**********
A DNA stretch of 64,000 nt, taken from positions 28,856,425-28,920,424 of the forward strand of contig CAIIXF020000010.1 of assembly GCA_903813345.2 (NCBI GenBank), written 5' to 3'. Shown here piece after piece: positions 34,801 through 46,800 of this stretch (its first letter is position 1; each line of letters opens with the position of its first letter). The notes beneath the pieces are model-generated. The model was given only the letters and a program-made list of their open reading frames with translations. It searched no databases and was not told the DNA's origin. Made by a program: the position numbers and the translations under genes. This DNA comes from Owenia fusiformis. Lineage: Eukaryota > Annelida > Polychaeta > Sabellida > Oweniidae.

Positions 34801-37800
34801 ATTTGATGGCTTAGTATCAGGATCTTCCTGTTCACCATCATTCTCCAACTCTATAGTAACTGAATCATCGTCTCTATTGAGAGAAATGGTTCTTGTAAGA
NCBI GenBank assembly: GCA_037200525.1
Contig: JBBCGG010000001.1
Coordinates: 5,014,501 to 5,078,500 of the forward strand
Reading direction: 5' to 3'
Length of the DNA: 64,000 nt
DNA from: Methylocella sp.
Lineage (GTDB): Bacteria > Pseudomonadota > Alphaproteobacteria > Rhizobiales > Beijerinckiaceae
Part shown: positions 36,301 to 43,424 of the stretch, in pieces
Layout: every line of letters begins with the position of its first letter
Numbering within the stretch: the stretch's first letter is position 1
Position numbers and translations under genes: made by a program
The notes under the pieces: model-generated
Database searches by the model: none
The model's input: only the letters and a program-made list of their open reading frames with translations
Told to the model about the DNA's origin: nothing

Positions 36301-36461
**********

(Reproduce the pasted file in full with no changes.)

A DNA stretch of 64,000 nt, taken from positions 28,856,425-28,920,424 of the forward strand of contig CAIIXF020000010.1 of assembly GCA_903813345.2 (NCBI GenBank), written 5' to 3'. Shown here piece after piece: positions 34,801 through 46,800 of this stretch (its first letter is position 1; each line of letters opens with the position of its first letter). The notes beneath the pieces are model-generated. The model was given only the letters and a program-made list of their open reading frames with translations. It searched no databases and was not told the DNA's origin. Made by a program: the position numbers and the translations under genes. This DNA comes from Owenia fusiformis. Lineage: Eukaryota > Annelida > Polychaeta > Sabellida > Oweniidae.

Positions 34801-37800
34801 ATTTGATGGCTTAGTATCAGGATCTTCCTGTTCACCATCATTCTCCAACTCTATAGTAACTGAATCATCGTCTCTATTGAGAGAAATGGTTCTTGTAAGA
NCBI GenBank assembly: GCA_037200525.1
Contig: JBBCGG010000001.1
Coordinates: 5,014,501 to 5,078,500 of the forward strand
Reading direction: 5' to 3'
Length of the DNA: 64,000 nt
DNA from: Methylocella sp.
Lineage (GTDB): Bacteria > Pseudomonadota > Alphaproteobacteria > Rhizobiales > Beijerinckiaceae
Part shown: positions 36,301 to 43,424 of the stretch, in pieces
Layout: every line of letters begins with the position of its first letter
Numbering within the stretch: the stretch's first letter is position 1
Position numbers and translations under genes: made by a program
The notes under the pieces: model-generated
Database searches by the model: none
The model's input: only the letters and a program-made list of their open reading frames with translations
Told to the model about the DNA's origin: nothing

Positions 36301-36461